Alcohol Use Disorder (AUD)

Basics

Description

  • Any pattern of alcohol use causing significant physical, mental, or social dysfunction. Key features are tolerance, withdrawal, and persistent use despite problems.
  • The severity of AUD exists on a spectrum but is classified as mild, moderate, or severe based on the number of symptoms. 2 to 3 of the DSM-5 criteria for substance use disorders (see below) is considered mild disease. 6 or more is classified as severe AUD.
    • Continued use despite related social or interpersonal problems or physical or psychological problems
    • Recurrent use in hazardous situations
    • Failure to fulfill obligations at work, school, or home
    • Cravings, tolerance, withdrawal
    • Using more than intended or for longer periods of time than intended
    • Persistent desire or attempts to cut down/stop
    • Social, occupational, or recreational activities sacrificed for alcohol use
  • “Risky drinking” or “unhealthy use” refers to individuals who do not meet formal criteria for AUD or have not been identified as experiencing AUD yet drink at levels that place them at increased risk of negative outcomes.
    • Women: >3 drinks per day, >7 drinks per week
    • Men: >4 drinks per day, >14 drinks per week
  • Binge drinking
    • Drinking that brings blood alcohol levels to 0.08 g/dL
    • Usually 4 drinks for women and 5 drinks for men in 2 hours
  • National Institute on Alcohol Abuse and Alcoholism criteria for “at-risk” drinking: men: >14 drinks a week or >4 per occasion; women: >7 drinks a week or >3 per occasion
  • The 2015–2020 Dietary Guidelines for Americans defines moderate drinking as up to 1 drink per day for women and up to 2 drinks per day for men.

Geriatric Considerations

  • Multiple drug interactions
  • Signs and symptoms may be different or attributed to chronic medical problem or dementia.
  • Accelerated aging from frequent alcohol use together with increased consumption in middle-age and older adults increases risk of cognitive decline and dementia (1).

Pediatric Considerations

  • Children of alcoholics are at increased risk; 2.5% of adolescents have AUD; 13.4% of youth age 12 to 20 years report binge drinking in the past month; negative effect on maturation and normal brain development
  • Early-onset drinkers (those who start drinking before age 21 years) are 4 times more likely to develop a problem than those who begin after age 21 years.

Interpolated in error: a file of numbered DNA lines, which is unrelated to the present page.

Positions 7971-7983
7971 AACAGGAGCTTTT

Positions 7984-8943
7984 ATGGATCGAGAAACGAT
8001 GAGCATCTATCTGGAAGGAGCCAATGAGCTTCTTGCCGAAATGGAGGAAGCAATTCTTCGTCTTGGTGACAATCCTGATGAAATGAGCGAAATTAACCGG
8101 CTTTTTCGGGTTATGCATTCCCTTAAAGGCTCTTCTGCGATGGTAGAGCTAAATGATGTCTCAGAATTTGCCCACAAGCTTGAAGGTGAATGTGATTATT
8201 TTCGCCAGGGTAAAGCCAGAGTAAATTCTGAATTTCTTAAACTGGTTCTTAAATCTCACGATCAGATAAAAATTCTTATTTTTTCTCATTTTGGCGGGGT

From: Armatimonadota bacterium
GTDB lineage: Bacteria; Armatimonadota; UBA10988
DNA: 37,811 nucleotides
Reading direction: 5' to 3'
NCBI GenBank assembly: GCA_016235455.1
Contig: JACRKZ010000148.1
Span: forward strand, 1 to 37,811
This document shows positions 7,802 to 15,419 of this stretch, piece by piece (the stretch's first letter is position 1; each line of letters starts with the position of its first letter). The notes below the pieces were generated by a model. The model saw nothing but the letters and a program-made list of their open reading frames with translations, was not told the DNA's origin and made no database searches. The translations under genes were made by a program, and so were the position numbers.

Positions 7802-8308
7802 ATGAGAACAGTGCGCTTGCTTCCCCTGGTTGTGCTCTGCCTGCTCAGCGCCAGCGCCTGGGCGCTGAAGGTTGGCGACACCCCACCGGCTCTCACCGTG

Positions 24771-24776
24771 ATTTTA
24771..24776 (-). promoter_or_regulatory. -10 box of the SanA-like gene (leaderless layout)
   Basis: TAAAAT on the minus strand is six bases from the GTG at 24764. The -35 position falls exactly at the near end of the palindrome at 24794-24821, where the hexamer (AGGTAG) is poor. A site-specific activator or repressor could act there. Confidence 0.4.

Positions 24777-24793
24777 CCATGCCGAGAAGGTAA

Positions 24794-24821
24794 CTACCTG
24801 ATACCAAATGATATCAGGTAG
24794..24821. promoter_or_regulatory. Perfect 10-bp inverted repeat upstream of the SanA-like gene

Epidemiology

  • Predominant age 18 to 25 years, but all ages affected; male > female (3:1)
  • Young drinkers through college age commonly engage in heavy to binge drinking (4 drinks for women and 5 drinks for men in 2 hours) to extreme binge drinking (>15 drinks in one session) on weekends.
  • New data reflects increased drinking in middle-age to older adults and binge drinking, especially in women, increasing risk of cognitive decline and dementia (2).
  • Global increase in AUD over the past 20 years. The COVID-19 pandemic has been associated with increases in alcohol consumption on a global scale.
  • In the United States, recent increases in AUD come from a dramatic rise in AUD in women (84%) as compared to men (35%).
    • Stems from increases in heavy and binge drinking in adolescent girls as well as women
    • Women also tend to experience more alcohol-related health issues than men (3).

Prevalence

  • 27% of Americans age ≥18 years reported binge drinking in the past month; 7% reported heavy alcohol use in the past month; 15 million adults (6%) age >18 years has AUD.
  • Excess drinking cost $249 billion in 2010 in the United States, and kills 88,000 Americans per year: approximately 1 in 10 working-age adults
  • In the United States, harmful alcohol use is the third leading cause of preventable death and has become a major public health crisis (4).

Etiology and Pathophysiology

  • Multifactorial: genetic, environment, psychosocial
  • Alcohol is a CNS depressant, facilitating γ-aminobutyric acid (GABA) inhibition and blocking N-methyl-D-aspartate receptors.

Genetics
50–60% of risk is genetic.

Risk Factors

  • Family history; depression; anxiety disorders; bipolar disorder; eating disorders
  • Tobacco use; other substance abuse
  • Male gender; lower socioeconomic status; unemployment; poor self-esteem
  • Posttraumatic stress disorder; antisocial personality disorder; criminal behavior

General Prevention

  • Counsel patients with family history and risk factors.
  • USPSTF recommended in 2018 to screen adults for alcohol use and provide brief counseling to those with risky drinking habits.
  • Screening and brief intervention (SBI) (1)

Commonly Associated Conditions

  • Cardiomyopathy; atrial fibrillation; hypertension
  • Peptic ulcer disease; cirrhosis; fatty liver; cholelithiasis; hepatitis; pancreatitis
  • Diabetes mellitus; malnutrition; upper GI malignancies
  • Peripheral neuropathy, seizures
  • Abuse and violence
  • Behavioral disorders (depression, bipolar, schizophrenia): >50% of patients have a comorbid substance abuse problem.

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